Duke University said over the weekend that it will require COVID-19 vaccinations for students before they’re allowed to return for the fall semester, joining a growing list of colleges that are doing so.
“Duke research played an important role in the development of these vaccines, and we are committed to leading the way in vaccine access for students and employees,” Duke President Vincent E. Price said in a statement. “Looking ahead, we know that widespread vaccination will be the only way to facilitate a return to normal and robust campus life.
“With this in mind, we plan to require all new and returning Duke students to present proof of vaccination to Student Health before they can enroll for the Fall 2021 semester. This policy will cover all undergraduate, graduate, and professional students—in all degree programs—who intend to be on the Duke campus for any period of time starting with the Fall 2021 semester. Documented medical and religious exemptions will be accommodated.”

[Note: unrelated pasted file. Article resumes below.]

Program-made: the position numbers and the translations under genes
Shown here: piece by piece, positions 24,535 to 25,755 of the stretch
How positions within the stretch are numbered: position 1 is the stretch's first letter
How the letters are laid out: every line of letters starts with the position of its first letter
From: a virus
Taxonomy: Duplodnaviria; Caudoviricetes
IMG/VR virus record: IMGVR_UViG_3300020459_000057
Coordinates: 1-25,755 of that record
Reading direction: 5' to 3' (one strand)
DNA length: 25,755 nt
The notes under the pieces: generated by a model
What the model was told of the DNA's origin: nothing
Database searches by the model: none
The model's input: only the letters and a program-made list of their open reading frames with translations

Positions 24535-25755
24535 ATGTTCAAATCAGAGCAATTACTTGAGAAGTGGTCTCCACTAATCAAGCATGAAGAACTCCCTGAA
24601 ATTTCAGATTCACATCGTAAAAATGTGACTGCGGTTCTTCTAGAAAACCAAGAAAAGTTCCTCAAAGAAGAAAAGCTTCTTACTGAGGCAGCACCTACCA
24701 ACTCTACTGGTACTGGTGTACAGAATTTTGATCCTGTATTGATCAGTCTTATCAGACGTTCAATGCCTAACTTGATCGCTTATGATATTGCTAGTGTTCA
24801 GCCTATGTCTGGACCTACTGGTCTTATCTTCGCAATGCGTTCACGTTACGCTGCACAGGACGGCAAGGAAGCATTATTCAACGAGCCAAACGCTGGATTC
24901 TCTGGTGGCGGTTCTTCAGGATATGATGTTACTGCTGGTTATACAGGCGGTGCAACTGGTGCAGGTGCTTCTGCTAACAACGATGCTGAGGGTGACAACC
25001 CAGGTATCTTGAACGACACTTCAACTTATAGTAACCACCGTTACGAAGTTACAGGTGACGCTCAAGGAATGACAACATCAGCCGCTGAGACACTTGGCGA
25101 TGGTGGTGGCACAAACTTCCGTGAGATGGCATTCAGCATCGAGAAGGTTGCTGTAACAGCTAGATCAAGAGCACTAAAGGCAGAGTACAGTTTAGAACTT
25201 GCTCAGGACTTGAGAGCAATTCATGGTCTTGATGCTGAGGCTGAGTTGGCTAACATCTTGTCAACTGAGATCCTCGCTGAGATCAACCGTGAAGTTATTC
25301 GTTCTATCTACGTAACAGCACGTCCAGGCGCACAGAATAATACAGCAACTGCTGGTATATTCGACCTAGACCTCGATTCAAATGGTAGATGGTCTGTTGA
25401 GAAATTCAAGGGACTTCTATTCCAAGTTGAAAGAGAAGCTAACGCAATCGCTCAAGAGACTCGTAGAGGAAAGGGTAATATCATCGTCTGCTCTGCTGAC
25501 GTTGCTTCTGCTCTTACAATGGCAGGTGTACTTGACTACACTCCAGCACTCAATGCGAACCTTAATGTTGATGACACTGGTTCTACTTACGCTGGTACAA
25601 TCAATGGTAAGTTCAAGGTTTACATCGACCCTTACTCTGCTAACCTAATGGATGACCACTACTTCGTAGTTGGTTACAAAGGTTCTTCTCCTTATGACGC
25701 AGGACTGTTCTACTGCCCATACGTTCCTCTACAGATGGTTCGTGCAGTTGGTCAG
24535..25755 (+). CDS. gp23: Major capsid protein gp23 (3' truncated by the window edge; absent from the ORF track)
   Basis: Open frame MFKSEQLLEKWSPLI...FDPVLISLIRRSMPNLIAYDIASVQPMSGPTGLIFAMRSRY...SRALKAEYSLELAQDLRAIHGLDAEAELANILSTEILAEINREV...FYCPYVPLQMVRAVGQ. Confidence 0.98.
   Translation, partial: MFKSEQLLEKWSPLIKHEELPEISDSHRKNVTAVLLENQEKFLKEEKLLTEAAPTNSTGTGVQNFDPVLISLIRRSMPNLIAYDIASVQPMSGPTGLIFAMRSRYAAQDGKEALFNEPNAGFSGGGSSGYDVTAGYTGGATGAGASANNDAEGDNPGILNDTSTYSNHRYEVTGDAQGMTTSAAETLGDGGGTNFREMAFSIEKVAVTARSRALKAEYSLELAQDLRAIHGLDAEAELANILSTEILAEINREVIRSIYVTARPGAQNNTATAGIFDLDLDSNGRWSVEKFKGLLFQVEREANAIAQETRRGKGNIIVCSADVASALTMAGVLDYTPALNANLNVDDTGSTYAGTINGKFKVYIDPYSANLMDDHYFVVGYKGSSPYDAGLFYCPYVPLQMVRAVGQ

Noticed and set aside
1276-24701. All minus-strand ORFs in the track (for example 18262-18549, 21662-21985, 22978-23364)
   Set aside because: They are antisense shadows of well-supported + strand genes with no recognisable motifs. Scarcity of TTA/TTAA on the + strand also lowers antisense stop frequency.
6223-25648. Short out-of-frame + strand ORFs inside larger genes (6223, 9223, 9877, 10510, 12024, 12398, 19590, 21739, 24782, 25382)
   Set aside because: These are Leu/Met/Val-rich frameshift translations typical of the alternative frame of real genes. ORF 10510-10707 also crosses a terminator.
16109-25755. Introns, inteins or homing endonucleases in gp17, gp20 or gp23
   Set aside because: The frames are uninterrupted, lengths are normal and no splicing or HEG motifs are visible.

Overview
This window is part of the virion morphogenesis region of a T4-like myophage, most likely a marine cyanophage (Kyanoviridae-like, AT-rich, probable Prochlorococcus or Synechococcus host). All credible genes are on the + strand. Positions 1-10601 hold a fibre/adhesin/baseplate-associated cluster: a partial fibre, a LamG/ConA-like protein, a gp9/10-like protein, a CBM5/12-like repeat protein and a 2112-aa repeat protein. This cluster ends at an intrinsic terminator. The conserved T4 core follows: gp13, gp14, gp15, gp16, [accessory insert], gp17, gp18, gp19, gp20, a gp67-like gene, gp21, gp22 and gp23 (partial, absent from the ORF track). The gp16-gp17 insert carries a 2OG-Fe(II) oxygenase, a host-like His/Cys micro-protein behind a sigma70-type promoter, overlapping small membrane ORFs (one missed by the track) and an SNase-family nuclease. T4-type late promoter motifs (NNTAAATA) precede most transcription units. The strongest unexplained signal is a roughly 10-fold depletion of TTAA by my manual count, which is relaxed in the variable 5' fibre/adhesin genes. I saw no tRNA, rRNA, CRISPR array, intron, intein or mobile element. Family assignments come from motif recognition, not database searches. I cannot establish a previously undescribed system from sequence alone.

Rutgers University in New Jersey became the first college in the United States to mandate vaccines. More than a dozen colleges have followed suit, including Notre Dame, Northeastern University, Brown University, and Cornell University.
The legality of colleges issuing vaccination requirements could be a legal minefield, one expert said.
“Most universities have the power to require vaccines,” said Dorit Reiss, a law professor at the University of California–Hastings College of the Law in San Francisco, in an interview with NPR. “But it does depend on what the college can do generally on vaccines and what they’ve done in the past.
“There almost certainly are going to be legal challenges, because the anti-vaccine movement is already preparing for them.
“The main arguments will include the EUA question and the fact that these vaccines are early [in use].” EUA refers to the FDA’s emergency use authorization for COVID-19 vaccines.
COVID-19 is the disease caused by the CCP (Chinese Communist Party) virus.
In March, Duke University issued a week-long stay-at-home order to contain a surge in CCP virus cases among students. Officials claimed it was caused by students going to parties, according to a letter.
“This is by far the largest one-week number of positive tests and quarantines since the start of the pandemic,” the letter stated.
The push for vaccination requirements comes as several governors and lawmakers have taken action to curb the usage of so-called vaccine passports that some governments and companies have proposed.